Increased expression of allergen-induced in vitro interleukin-10 and interleukin-18 mRNA in peripheral blood mononuclear cells of allergic rhinitis patients after specific immunotherapy
Article first published online: 9 MAR 2004
Clinical & Experimental Allergy
Volume 34, Issue 3, pages 413–419, March 2004
How to Cite
Savolainen, J., Laaksonen, K., Rantio-Lehtimäki, A. and Terho, E.O. (2004), Increased expression of allergen-induced in vitro interleukin-10 and interleukin-18 mRNA in peripheral blood mononuclear cells of allergic rhinitis patients after specific immunotherapy. Clinical & Experimental Allergy, 34: 413–419. doi: 10.1111/j.1365-2222.2004.01823.x
- Issue published online: 9 MAR 2004
- Article first published online: 9 MAR 2004
- Submitted 6 November 2002; revised 4 June 2003; accepted 25 July 2003
- allergic rhinitis;
- pollen allergy;
- specific immunotherapy;
- Th1 cells;
- Th2 cells;
- Treg cells
Background During specific pollen immunotherapy (SIT) there is a local mucosal shift from Th2- to Th1- type cytokine predominance, with IL-12 having a major role in this shift. IL-10-induced tolerance is supposed to be a key phenomenon in venom immunotherapy (VIT). However, the role of Th1-promoting cytokines, on the one hand, and the role of regulatory cytokines, on the other hand, have not been studied in parallel during SIT.
Objective This study was undertaken to analyse the allergen-induced in vitro mRNA expression of Th1-type effector cytokine IL-18 and regulatory cytokines IL-10 and TGF-β during SIT in peripheral blood mononuclear cells (PBMC) of allergic rhinitis (AR) patients.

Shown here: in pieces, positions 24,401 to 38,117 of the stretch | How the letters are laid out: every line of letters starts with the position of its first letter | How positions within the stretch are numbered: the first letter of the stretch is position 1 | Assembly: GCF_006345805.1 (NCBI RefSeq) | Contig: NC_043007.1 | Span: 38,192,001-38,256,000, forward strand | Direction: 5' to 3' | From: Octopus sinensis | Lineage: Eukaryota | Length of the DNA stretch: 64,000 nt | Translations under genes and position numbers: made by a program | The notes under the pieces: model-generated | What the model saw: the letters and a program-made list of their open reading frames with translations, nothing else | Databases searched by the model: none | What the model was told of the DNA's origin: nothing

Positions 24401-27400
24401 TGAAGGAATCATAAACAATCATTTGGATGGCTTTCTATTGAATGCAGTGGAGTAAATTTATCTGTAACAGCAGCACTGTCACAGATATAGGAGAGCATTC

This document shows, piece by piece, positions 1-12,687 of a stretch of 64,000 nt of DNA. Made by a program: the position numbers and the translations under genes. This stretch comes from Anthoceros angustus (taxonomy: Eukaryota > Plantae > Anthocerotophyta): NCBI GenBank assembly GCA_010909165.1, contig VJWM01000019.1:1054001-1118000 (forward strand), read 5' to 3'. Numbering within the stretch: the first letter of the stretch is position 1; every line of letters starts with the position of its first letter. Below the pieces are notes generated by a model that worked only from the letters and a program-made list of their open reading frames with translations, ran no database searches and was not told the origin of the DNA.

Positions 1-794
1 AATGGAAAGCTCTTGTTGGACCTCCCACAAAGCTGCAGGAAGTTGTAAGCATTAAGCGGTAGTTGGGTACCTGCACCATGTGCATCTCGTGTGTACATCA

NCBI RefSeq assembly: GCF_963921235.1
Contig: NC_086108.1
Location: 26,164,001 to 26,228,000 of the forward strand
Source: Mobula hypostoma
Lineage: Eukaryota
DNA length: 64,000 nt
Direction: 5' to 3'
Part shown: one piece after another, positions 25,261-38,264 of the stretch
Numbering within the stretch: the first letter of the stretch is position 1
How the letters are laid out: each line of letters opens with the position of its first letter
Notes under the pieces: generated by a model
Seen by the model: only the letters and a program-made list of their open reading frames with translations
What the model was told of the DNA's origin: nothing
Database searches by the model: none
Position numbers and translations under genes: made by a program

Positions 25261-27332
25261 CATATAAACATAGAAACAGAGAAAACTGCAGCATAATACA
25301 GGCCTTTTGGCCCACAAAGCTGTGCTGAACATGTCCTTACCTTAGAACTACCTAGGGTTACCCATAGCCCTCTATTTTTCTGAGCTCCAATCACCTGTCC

Methods Thirty patients with AR undergoing pollen SIT and 10 patients with AR who were not treated with SIT were included in the study. The symptoms and medications were registered post-seasonally before the beginning of SIT and after 1 year of therapy. PBMC samples were collected and stimulated with pollen allergen extract prior to the treatment, at the maintenance phase in 12 patients and after 1 year of the treatment. The cytokine mRNA expression was assessed using kinetic real-time RT-PCR (TaqMan®).
Results There was a clear increase in the treated AR patients, in comparison with untreated AR patients, in the expression of both IL-10 (mean change from baseline (SEM): 3.1 (0.8) vs. −0.3 (0.3), P<0.002, Mann–Whitney U-test) and IL-18 (2.7 (0.9) vs. −0.2 (0.6), P<0.03) mRNA after 1 year. The clearest increase in IL-10 mRNA expression was seen in patients who did not benefit at all (6.0 (2.3), P<0.001 vs. untreated) and the least increase in patients that had the greatest reduction of symptoms (0.8 (0.6), n.s. vs. untreated) at 1 year. The clearest increase in IL-18 mRNA expression was seen in patients with moderate outcome (3.4 (1.6), P<0.04 vs. untreated). In intermediate samples, taken when the maintenance dose was reached, the peak expression of allergen-induced IL-10 mRNA was associated with the most favourable outcome of SIT (P=0.01, Fisher exact test). A similar trend was seen in IL-18 mRNA expression.
Conclusions The results suggest that an early and transient increase in allergen-specific IL-10 and IL-18 mRNA expression in PBMC is essential for the therapeutic outcome after 1 year of SIT.